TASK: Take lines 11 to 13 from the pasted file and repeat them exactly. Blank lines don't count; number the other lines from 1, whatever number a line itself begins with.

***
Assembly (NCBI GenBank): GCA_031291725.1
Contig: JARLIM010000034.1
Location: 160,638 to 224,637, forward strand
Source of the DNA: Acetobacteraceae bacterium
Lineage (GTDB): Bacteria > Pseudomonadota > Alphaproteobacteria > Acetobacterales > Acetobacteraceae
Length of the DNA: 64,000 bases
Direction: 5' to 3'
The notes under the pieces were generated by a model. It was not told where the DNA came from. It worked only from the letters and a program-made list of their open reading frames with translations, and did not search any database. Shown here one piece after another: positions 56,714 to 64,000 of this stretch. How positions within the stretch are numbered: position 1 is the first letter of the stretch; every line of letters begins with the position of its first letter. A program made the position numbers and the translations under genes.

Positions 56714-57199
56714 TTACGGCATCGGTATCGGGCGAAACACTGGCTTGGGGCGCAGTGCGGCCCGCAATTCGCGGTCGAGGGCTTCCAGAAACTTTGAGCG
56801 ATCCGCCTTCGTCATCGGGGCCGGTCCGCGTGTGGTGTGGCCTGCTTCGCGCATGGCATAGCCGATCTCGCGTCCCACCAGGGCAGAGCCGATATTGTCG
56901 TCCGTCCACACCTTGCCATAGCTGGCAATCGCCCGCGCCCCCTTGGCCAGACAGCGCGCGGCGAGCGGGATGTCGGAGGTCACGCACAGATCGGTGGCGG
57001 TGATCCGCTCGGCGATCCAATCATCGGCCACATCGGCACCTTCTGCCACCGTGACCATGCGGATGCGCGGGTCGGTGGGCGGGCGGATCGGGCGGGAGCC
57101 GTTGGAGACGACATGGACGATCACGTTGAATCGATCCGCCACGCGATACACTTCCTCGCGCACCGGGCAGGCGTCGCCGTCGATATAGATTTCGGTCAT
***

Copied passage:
56801 ATCCGCCTTCGTCATCGGGGCCGGTCCGCGTGTGGTGTGGCCTGCTTCGCGCATGGCATAGCCGATCTCGCGTCCCACCAGGGCAGAGCCGATATTGTCG
56901 TCCGTCCACACCTTGCCATAGCTGGCAATCGCCCGCGCCCCCTTGGCCAGACAGCGCGCGGCGAGCGGGATGTCGGAGGTCACGCACAGATCGGTGGCGG
57001 TGATCCGCTCGGCGATCCAATCATCGGCCACATCGGCACCTTCTGCCACCGTGACCATGCGGATGCGCGGGTCGGTGGGCGGGCGGATCGGGCGGGAGCC